When Brazil handed Spain an unexpected and dominating 3-0 defeat to win the Confederations Cup on June 30, soccer fans in Brazil and around the world began gearing up for next year's World Cup competition, to be held in South America's largest nation. Halfway around the world, organizers of the 2022 World Cup in Qatar are ramping up efforts to build eight new stadiums and revamp three others using new passive and mechanical cooling systems to keep players and spectators cool in the harsh, blazing Mideast summer.
The Qatari organizers are using the nine years before their World Cup to further transform the tiny sheikdom into a destination for world travelers. The government is poised to begin spending $200 billion on high-speed rail and other infrastructure to connect up to 12 venues, all but one of which will be reachable within 60 minutes from the others. Compare that to Brazil or Russia, which will host the 2018 World Cup, where venues will be spaced hundreds or thousands of miles from each other, making players, officials, and spectators dependent on planes to get there. In Qatar, high-speed rail and new and improved motorways will allow for what organizers say will be the most compact competition ever. If they can land the tickets, spectators will be able to speed to multiple stadiums, allowing them to catch multiple games in a day.
Rendering of the Qatar "Showcase Stadium". Image: ARUP Associates
All of this hinges on stadium design and cooling to keep everyone from baking in summer temperatures that can reach 45° C. Officials from FIFA, soccer's governing body, wanted some sort of guarantee. They got it through design and construction of a 500-seat "mini stadium," designed by global engineering firm ARUP, which brought temperatures within the stadium and on the pitch to a manageable 23° C while outside temperatures soared into the 40s.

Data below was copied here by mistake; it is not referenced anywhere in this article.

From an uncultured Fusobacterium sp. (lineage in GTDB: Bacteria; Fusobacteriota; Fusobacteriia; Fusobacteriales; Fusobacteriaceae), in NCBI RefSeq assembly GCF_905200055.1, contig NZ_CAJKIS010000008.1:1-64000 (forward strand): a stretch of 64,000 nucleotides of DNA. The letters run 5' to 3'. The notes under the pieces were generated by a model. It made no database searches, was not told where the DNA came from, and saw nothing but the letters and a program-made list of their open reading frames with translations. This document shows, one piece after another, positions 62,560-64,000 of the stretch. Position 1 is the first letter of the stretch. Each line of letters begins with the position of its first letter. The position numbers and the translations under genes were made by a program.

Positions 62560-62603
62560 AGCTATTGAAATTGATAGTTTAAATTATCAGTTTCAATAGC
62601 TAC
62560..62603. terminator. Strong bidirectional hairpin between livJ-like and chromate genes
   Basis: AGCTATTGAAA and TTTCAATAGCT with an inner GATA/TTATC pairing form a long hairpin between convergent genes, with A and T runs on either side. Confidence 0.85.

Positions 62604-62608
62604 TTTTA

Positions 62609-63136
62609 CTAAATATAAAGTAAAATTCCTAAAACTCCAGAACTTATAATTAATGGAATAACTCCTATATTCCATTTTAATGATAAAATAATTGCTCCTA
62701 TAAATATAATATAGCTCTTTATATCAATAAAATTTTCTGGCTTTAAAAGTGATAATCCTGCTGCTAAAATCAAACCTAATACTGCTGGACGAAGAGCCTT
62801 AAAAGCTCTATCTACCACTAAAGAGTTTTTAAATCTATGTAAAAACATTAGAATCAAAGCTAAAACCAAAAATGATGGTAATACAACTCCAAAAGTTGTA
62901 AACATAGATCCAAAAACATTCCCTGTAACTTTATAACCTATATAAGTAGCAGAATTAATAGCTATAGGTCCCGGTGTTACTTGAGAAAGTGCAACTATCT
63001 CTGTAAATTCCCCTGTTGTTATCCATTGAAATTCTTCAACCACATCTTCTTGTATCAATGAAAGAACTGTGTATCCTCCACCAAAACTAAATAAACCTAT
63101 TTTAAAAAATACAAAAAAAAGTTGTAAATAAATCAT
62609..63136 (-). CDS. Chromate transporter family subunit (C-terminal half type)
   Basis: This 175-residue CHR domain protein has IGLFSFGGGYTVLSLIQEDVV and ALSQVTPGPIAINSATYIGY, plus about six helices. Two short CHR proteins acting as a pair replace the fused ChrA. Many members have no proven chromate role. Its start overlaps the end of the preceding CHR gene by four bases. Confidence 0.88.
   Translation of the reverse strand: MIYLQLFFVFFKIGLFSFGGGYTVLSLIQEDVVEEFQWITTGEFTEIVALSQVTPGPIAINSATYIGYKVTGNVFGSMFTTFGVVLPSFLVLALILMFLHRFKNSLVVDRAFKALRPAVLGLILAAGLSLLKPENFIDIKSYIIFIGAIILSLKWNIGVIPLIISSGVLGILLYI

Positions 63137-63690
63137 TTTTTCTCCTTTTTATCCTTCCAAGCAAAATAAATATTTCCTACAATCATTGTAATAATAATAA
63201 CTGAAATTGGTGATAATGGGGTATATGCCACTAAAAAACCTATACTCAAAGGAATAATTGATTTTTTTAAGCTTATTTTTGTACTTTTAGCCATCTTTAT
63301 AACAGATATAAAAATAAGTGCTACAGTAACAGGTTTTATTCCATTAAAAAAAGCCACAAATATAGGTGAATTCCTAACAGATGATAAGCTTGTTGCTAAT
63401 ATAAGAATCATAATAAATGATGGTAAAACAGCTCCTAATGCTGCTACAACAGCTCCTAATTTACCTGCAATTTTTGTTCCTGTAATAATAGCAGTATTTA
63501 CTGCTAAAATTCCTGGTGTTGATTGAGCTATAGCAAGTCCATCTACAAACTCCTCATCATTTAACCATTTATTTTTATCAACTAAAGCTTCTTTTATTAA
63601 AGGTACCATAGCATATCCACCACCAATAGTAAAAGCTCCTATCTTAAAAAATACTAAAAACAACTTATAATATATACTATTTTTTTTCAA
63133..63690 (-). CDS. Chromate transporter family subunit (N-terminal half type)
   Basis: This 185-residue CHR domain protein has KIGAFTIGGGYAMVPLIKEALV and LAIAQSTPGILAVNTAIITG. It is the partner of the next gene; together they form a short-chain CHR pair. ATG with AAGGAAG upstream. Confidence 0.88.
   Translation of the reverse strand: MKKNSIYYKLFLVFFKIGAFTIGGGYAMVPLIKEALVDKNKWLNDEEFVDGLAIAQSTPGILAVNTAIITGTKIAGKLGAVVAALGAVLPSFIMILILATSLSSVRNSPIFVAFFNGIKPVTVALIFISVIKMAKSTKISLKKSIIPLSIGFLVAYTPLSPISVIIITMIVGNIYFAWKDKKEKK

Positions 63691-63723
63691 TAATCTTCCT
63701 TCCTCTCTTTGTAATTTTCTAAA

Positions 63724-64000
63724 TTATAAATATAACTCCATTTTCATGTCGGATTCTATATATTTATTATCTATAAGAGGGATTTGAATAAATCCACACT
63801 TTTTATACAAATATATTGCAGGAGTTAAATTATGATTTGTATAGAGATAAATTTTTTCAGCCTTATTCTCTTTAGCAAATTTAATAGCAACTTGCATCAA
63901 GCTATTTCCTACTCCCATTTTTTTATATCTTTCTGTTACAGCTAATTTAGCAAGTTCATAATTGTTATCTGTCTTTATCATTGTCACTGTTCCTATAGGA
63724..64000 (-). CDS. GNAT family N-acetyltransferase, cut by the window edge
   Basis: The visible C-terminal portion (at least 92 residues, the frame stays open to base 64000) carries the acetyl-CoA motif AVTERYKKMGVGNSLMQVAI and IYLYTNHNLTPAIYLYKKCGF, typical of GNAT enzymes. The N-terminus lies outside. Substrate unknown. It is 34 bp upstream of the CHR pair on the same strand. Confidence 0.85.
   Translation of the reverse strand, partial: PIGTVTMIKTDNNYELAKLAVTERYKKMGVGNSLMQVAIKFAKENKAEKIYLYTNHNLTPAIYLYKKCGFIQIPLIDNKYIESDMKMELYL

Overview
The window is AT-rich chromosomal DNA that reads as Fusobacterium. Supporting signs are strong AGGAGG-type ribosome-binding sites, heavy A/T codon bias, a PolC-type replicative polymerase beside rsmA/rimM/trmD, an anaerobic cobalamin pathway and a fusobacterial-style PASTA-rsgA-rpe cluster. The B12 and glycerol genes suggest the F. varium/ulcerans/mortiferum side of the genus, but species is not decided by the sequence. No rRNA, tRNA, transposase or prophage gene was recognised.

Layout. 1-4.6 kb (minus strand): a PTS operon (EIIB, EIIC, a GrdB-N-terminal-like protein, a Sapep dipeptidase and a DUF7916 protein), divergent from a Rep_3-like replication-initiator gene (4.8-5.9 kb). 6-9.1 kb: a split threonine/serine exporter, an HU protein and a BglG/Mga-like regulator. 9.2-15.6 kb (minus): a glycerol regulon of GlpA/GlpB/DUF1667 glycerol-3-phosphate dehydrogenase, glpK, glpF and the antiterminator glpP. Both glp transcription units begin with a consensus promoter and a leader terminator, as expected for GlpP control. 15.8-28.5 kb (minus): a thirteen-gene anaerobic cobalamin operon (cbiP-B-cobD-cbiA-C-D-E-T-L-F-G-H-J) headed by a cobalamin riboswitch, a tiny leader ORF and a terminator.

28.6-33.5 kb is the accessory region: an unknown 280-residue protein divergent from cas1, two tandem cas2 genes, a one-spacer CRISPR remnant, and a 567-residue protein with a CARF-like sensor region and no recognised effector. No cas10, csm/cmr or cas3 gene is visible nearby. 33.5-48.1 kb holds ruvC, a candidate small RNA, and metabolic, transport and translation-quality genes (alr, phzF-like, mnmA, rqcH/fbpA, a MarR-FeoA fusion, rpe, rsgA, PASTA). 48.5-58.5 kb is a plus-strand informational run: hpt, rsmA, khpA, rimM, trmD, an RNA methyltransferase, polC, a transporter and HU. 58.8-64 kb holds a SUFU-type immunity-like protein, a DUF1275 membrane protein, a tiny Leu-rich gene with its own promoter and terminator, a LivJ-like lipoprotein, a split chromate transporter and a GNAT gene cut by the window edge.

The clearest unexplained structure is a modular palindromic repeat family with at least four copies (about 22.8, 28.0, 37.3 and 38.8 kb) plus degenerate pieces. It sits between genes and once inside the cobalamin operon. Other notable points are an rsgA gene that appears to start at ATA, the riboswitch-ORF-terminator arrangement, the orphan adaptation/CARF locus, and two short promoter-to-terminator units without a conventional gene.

ARUP used existing technology and an innovative geometric design in the "Showcase Stadium" to prove that cooling could be accomplished. Using solar photovoltaic technology to generate electricity for cooling equipment, chilled air moves in layers through the stadium to reduce temperatures. The roof, fitted with reflective materials, keeps the sun off of the spectators. Beneath the pitch, absorption chillers send chilled air through pipes to keep the playing field cool, similar in concept to heating pipes set into the fields of northern stadiums to prevent freezing.
The Showcase Stadium uses a pioneering system that converts heat from the sun into energy and then into cool air. Image: ARUP Associates
ARUP calls Showcase Stadium the world's first zero-carbon stadium because it does not use any fossil fuel to power systems, relying on the solar system. That theme is to be carried throughout the stadium buildout, along with modular designs that will allow entire sections of seating to be removed when the competition is over. Such a move will provide Qatar with venues that will seat between 10,000 and 25,000 people, a more suitable capacity for the small country.